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Premises Liability Claim by a Framing Subcontractor in Texas

scaffoldingIn Alonso v. Westin Homes Corporation, a Texas appellate court considered whether summary judgment was proper in a premises liability case. The case arose when a framer was working on homes being constructed by Westin Homes Corporation and related companies. He didn’t have a written agreement either with the company’s framing contractor or the framing contractor’s subcontractor, for which he worked directly. The framing contractor was doing its work under an independent contractor agreement.

While on the job, the framer fell and hurt his arm. He’d been putting together plywood to create the flooring for the second floor and stepped on a weak spot that broke and resulted in his fall. He’d been using a saw that was modified by the framing subcontractor so that the safety cover wouldn’t engage. When he fell, the framer tried to throw the saw away, but he inadvertently engaged it so that the blade was spinning as he fell. He landed on the saw and sliced his arm, suffering severe lacerations and nerve damage.

The framer sued Westin, claiming negligence, negligence per se, gross negligence, and premises liability. The defendant filed a motion for summary judgment, arguing there was no evidence it had been negligent per se or grossly negligent. It also claimed it didn’t have control over how the work was done and didn’t actually know of the dangerous condition that caused the framer’s nerve damage.

Under Chapter 95, a defendant in a premises liability case must have actual or constructive knowledge to be held responsible. The company also argued it owed no duty to the framer. The motion was granted, and the framer appealed.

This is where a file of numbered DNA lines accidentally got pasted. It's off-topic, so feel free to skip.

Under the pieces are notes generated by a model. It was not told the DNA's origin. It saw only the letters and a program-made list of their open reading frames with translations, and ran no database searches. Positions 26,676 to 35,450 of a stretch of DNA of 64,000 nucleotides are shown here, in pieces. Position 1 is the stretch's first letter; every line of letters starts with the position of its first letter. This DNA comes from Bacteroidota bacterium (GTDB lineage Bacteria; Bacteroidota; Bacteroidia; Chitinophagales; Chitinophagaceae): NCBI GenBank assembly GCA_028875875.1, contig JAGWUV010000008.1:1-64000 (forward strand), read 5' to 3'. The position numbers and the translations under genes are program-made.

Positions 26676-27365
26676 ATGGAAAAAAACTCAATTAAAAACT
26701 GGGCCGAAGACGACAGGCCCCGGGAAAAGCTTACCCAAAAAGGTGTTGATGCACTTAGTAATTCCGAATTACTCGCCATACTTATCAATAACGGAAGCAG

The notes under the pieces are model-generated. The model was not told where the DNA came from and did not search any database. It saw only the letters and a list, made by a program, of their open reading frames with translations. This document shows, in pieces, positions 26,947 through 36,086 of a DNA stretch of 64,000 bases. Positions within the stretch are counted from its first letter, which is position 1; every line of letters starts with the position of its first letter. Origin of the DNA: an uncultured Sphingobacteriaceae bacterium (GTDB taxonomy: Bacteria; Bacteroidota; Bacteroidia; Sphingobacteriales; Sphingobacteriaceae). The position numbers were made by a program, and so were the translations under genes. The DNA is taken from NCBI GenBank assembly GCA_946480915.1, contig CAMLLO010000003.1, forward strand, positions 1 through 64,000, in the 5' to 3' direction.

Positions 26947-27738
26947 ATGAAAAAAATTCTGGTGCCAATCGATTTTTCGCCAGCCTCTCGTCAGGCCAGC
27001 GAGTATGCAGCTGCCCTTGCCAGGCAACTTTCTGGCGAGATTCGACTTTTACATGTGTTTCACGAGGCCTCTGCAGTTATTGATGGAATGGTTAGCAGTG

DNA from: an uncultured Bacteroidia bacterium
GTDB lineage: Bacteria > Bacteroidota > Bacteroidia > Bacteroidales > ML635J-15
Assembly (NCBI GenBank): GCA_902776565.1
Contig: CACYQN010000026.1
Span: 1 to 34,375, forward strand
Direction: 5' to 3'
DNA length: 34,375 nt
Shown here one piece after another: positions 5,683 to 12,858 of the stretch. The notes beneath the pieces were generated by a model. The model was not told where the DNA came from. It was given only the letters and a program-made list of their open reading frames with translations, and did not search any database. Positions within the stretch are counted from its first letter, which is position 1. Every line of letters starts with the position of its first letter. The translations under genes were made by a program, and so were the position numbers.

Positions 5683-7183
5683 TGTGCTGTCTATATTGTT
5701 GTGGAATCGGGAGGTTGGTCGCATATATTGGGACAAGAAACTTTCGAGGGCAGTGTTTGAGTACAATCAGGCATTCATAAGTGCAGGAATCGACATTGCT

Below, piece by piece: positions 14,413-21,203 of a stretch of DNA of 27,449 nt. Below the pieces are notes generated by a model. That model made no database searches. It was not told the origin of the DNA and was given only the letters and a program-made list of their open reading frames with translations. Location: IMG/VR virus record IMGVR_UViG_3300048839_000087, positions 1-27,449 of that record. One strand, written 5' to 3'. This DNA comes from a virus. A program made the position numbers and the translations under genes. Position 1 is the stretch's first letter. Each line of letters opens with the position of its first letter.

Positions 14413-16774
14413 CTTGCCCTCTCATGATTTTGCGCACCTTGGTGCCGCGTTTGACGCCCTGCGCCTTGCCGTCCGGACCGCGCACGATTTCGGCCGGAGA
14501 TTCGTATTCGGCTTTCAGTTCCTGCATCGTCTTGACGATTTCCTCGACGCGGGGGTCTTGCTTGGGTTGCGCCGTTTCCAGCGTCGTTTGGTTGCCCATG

On appeal, the framer only argued that the trial court had abused its discretion by granting summary judgment for the company. The appellate court explained that Tex. Civ. Prac. & Rem. Code § 95.002 applies to claims against a property owner for personal injuries arising out of the condition or use of a real property improvement when a subcontractor’s employee is building the improvement.

Property owners aren’t liable for injuries unless the property owner maintained or had some control over how the work was performed besides the right to stop or start the work or inspect its progress. Additionally, a plaintiff needs to prove the property owner possessed actual knowledge of the danger resulting in personal injuries and failed to adequately warn.

In this case, the plaintiff had identified the dangerous condition on the job site as being unsafe pace and lack of sufficient materials, as well as how the electric saws were secured and used. He stated that since the construction manager was at the job site on a daily basis, and he had to run the project, Westin had actual knowledge of the dangerous conditions, including a saw that was modified to impair its safety feature. The court found that at most, these things showed constructive knowledge but not actual knowledge of potentially dangerous conditions. The court took note that nobody from Westin told the framer to speed up and that there was no evidence that Westin even knew that the framer and his coworkers were rushing to complete their tasks or that they noticed modified saws. The summary judgment was affirmed.

If you are hurt while working as a contractor on somebody’s property, the experienced San Antonio work accident and premises liability attorneys at Carabin & Shaw may be able to represent you and develop a sound strategy for handling your case. Call our office for more information at 1-800-862-1260.

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